Featherweight JavaScript?

I am looking for a calculus representing the core features of JavaScript (ECMAScript), in the same way as Featherweight Java calculus does that for Java.
Unfortunately, the only calculus I was able to find is JS0T described in Towards Type Inference for JavaScript.
A quick glance made me suspicious to the faithfulness of JS0T in respect to JavaScript, as for example, objects are typed as recursive records. While this is a common approach in OO calculi, I believe using it for JavaScript is unjustified - to my knowledge, "this" is defined dynamically, not lexically, so to speak.

Could anyone please point me to the right direction (either by providing references, or by negating my suspicion)?

Thanks a lot!

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slim pickings

There's not very much theoretical work on JavaScript. One of the difficulties is that it's a hybrid language, so what makes a core calculus "core" depends on what aspects you want to study. It's functional, so the lambda calculus would be faithful to one aspect of the language, and it's object-oriented, so an Abadi-Cardelli-style calculus would also work. If you're interested in types like FJ was, well, unless you're discussing the addition of static types to JS (as in the link you provided), there's not much point for ES3.

Another difficulty is that the semantics is highly imperative, which I think would make it even more difficult to do the kind of semantic hacks the FJ folks did to simulate the semantics of an imperative language without introducing mutation into the model. For exmaple, object construction works by handing a procedure a vanilla object and allowing it to create and mutate arbitrary fields.

Cormac Flanagan and I (but more Cormac) have gone through a number of little calculi in discussing various aspects of the design of ES4, mostly from the perspective of studying the ES4 type system. At some point those might show up in papers, but we don't have any immediate plans for that.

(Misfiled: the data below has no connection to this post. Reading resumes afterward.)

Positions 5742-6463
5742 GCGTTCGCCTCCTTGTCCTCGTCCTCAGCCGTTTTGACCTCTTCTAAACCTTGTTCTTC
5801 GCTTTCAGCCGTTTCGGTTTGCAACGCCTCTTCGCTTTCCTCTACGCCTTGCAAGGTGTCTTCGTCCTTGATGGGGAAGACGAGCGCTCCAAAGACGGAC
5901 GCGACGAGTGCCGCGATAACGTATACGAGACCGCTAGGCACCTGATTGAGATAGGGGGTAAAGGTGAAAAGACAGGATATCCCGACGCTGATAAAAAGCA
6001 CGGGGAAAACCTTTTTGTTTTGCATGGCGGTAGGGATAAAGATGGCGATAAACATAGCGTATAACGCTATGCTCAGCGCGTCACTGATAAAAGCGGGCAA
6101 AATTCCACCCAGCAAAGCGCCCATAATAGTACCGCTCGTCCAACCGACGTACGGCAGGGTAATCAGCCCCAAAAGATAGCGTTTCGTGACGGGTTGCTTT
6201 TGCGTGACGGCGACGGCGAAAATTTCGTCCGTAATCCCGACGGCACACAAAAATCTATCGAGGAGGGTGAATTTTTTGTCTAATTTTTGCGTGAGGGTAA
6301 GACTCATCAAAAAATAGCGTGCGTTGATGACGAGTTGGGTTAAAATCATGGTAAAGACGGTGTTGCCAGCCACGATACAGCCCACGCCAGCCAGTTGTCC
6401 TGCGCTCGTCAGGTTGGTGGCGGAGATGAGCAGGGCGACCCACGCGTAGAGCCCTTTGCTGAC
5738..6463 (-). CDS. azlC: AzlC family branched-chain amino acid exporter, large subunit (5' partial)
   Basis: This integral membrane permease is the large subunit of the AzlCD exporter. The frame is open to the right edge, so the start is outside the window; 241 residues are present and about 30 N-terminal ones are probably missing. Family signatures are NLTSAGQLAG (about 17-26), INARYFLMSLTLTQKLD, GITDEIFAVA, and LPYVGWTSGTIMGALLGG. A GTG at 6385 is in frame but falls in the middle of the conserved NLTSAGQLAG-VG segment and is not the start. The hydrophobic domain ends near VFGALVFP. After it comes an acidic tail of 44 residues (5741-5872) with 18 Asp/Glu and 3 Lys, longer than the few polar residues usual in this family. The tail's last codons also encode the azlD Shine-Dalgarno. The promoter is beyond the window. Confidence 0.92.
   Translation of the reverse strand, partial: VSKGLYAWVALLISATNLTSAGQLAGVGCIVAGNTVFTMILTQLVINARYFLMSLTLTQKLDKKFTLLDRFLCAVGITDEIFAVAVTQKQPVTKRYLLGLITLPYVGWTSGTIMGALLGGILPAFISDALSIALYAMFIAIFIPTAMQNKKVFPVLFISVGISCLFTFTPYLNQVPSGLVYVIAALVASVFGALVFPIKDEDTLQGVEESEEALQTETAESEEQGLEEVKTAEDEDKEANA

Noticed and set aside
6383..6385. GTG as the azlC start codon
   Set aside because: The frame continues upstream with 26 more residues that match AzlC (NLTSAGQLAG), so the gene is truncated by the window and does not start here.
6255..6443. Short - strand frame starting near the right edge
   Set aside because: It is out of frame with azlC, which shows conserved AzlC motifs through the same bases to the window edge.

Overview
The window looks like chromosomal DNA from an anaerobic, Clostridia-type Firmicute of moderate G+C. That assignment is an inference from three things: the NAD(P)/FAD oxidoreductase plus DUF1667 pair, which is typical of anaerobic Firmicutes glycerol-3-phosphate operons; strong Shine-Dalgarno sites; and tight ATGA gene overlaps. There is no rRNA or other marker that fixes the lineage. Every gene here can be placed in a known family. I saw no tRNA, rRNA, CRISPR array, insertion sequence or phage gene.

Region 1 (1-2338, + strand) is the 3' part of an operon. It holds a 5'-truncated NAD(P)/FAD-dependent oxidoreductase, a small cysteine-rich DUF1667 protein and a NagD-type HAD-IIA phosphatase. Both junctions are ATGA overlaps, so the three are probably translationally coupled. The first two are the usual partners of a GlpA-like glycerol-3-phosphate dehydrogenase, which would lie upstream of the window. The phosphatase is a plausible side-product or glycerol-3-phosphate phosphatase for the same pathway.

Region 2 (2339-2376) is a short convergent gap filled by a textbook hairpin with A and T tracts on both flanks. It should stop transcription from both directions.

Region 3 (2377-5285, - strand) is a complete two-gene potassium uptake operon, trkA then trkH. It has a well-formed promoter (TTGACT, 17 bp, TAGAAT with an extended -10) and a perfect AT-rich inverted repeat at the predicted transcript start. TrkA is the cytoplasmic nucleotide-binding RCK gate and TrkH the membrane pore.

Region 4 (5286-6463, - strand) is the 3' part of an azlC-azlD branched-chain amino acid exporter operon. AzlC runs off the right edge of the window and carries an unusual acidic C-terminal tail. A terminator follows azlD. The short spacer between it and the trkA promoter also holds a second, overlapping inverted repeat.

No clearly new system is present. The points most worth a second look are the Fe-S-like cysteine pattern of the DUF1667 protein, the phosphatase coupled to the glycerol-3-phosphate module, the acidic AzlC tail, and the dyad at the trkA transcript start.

Hi Dave, I already checked ES Wiki before asking, but spotting your name came back to LtU :)

My current concern with JS (or ES for that matter) is scoping, including "this". I found it very difficult to explain to people how JS scoping works, and how objects differ from other namespaces, so I hoped a little calculus would help. I believe the calculus could even drop I/O, and prototypes, and constructors, and "eval", as long as assignment, and closures, and "this" are covered (and optionally "with" and other methods for converting between different namespaces).

Well, will add this to my list of "nice to do" projects.


You could always look at my half-baked, unfinished, buggy, ASCII notes sketching an operational semantics for a core of JS similar to what you're talking about ("ClassicJavaScript"). But don't trust it. :)

JS Semantics

JavaScript instrumentation for browser security gives a semantics for JavaScript, though it's most likely not what you're looking for. They care more about the JavaScript setting than the language itself, and don't really treat the language features in detail. You might find something you like in their JS-related references.

semantics of the DOM

That's more like a semantics for the DOM, rather than the language itself. Which is a very interesting problem in and of itself, but it's explicitly excluded from the ECMAScript spec and as you say probably not what Andris was looking for.